What we learned on Opening Weekend

by William Fotheringham

Words by William Fotheringham | Photo: SWpix.com

Plus ca change

A new season, and it’s business as usual for Deceuninck-Quickstep and SDWorx, the latter proving that a change of sponsor (from Boels-Dolmans) and jersey (to a purple that’s unfortunately easy to confuse with Liv Racing) doesn’t mean anything else need alter. Their Omloop wins were different in nature, with SDWorx profiting from the immense strength of Anna van der Breggen, whose turns at the front were brutal, as she tried, successfully, to keep Annemiek van Vleuten at bay; she looked an almost certain winner from the first split in the field, and once her team mate Demi Vollering went up the road over the Muur it was obvious what was coming next.

At DQS, on the other hand, we all love to watch the big stars like Alaphilippe and Bennett, but the team’s most impressive aspect, I think, is the almost supernatural ability of relatively unsung riders like Florian Senechal, Yves Lampaert and Kasper Asgreen to create a win when the opportunity beckons. At Omloop it happened to be for Davide Ballerini, but the DQS way is that on most days it could be pretty much anyone; for them to be so poorly represented in the front groups at Kuurne on Sunday was rare indeed. In their different ways, both teams make winning look easy, although it’s anything but: just ask their rivals.

You don’t have to be WorldTour to make an impact

With three riders in the first 20, if there had been a team prize at Kuurne-Brussels-Kuurne, it would have gone to new second division team Uno-X (thanks to commentator Jose Been for tweeting this excellent factoid), which is essentially a Norwegian development squad that has moved up from division three this year. One rider in the break that was caught at the death, two in the next group. Last time I was in Belgian, a massive proportion of the field in the amateur kermesse I visited seemed to be Norwegian, so clearly Uno-X aren’t short of raw material, but nonetheless nice work for that very visible yellow jersey.

Mads Pedersen wins at Kuurne-Bruxelles-Kuurne, with Tom Pidcock third.

Mads Pedersen was no fluke world champion (reprise)

The young Dane’s time in the rainbow jersey – which he won to widespread surprise in Harrogate in 2019 – was cruelly curtailed by Covid; he barely got to wear the tunic, and his single win while wearing it was a stage of the Tour of Poland. A unique twist for the fabled curse. But almost immediately he was out of the stripes, he landed Ghent-Wevelgem last October, from a group that was far smaller in number than at Sunday’s Kuurne-Brussels-Kuurne. He’s canny, fast, has nerves of steel – did anyone see him at Kuurne before the final 500m? – and with a true killer instinct: he will be a dangerman when the going gets tough at Paris-Nice next week.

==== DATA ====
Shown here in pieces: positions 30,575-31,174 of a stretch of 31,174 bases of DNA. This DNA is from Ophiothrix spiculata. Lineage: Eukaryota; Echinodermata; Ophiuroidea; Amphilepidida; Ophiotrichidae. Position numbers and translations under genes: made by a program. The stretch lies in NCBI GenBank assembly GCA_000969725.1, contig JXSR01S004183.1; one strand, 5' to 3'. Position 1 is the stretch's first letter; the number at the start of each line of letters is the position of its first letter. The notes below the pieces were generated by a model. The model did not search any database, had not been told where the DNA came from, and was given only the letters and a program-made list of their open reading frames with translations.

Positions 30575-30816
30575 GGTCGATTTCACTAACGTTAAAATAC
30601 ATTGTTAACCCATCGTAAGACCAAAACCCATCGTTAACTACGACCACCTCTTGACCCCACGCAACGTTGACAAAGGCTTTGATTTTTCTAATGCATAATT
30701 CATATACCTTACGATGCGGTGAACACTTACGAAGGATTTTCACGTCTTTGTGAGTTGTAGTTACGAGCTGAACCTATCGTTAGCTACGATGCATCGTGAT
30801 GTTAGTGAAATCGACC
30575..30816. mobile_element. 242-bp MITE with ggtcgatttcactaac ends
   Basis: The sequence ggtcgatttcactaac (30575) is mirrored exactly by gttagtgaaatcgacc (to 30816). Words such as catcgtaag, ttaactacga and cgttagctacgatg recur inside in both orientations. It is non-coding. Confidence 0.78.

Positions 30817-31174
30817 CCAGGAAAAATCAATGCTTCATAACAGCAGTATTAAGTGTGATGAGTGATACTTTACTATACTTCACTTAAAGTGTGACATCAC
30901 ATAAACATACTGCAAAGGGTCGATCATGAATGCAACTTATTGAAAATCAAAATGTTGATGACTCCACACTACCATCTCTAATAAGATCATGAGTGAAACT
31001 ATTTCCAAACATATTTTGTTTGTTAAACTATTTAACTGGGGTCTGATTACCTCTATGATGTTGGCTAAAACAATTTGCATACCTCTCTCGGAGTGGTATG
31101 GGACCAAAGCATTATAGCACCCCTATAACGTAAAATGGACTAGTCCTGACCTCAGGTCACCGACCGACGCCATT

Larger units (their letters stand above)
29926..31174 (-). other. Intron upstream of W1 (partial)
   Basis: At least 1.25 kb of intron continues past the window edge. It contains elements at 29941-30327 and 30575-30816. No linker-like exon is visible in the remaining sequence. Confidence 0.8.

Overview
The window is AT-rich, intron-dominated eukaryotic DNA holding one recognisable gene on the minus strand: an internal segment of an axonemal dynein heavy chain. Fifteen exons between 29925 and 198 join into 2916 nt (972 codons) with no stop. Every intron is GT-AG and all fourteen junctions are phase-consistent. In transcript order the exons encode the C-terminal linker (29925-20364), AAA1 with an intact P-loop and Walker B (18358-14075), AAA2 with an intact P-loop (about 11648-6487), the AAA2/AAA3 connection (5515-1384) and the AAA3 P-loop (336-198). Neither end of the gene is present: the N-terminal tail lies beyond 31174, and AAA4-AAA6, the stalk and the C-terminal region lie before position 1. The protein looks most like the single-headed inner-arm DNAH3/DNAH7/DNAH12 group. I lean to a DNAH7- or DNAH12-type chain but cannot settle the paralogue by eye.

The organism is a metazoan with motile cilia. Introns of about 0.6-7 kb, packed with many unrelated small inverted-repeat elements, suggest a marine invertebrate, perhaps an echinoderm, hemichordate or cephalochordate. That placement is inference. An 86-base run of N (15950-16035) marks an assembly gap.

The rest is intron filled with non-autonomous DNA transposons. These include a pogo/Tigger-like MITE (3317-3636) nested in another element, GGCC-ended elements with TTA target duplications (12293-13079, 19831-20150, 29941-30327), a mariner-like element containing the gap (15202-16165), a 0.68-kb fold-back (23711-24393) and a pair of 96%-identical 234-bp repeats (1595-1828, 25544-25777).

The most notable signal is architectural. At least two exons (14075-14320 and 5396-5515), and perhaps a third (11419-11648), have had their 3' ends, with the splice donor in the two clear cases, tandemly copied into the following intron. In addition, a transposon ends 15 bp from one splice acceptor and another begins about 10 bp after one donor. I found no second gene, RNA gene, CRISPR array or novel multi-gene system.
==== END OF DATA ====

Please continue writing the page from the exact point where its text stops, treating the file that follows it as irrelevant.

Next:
Ian Stannard has retired but the next wave of UK Classics riders is here

There’s not been the faintest scintilla of doubt about Tom Pidcock’s ability since he finished fifth in the junior world cross championship in 2016 (prior to winning it a year later); the only question was how quickly – not if – he’d make an impact at WorldTour level. The answer came after the strongmen made their move on the Molenberg at Omloop, when Pidcock bridged in spectacular style, quite something when the big boys are flat stick in front. Third in the group sprint on Sunday at Kuurne makes him one of the favourites for Strade Bianche, but he wasn’t the only new British WorldTour kid to make an impact, with Jake Stewart moving seamlessly from FDJ’s development team to take second at Omloop. A worthy mention for Ethan Hayter, who also figured in the front group at Omloop until an unlucky late crash.

Emma Norsgaard looks like the real deal

The name of the former world junior championship silver medallist and current Danish national champion has been prominent in 2021 season previews as a rider to watch, and indeed Norsgaard, 21, looks to have kicked on nicely over the off season, if her second place at Omloop is anything to go by. Fortunate for Movistar, as Annemiek van Vleuten proved she is not infallible, missing the key split. It will be fascinating to see how the pair combine when they end up at the sharp end together. With any luck, a winning partnership with Norsgaard’s speed and AVV’s legendary strength.

Strade Bianche could be a cracker

Among the men, Van der Poel, Alaphilippe, Pidcock, all clearly in searing form. Wout van Aert to come back from his (brief) winter lay-off. This all bodes extremely well whatever the weather, which we can be sure won’t be as hot as last year’s August races. Head on the block time: Van der Poel will win the men’s race. Head on the block again: in the women’s race the Vans (der Breggen and van Vleuten) will cancel each other out, and it will go to a long shot. I’d put a cheeky five quid on Lotte Kopecky, maybe, or Elisa Longo Borghini.

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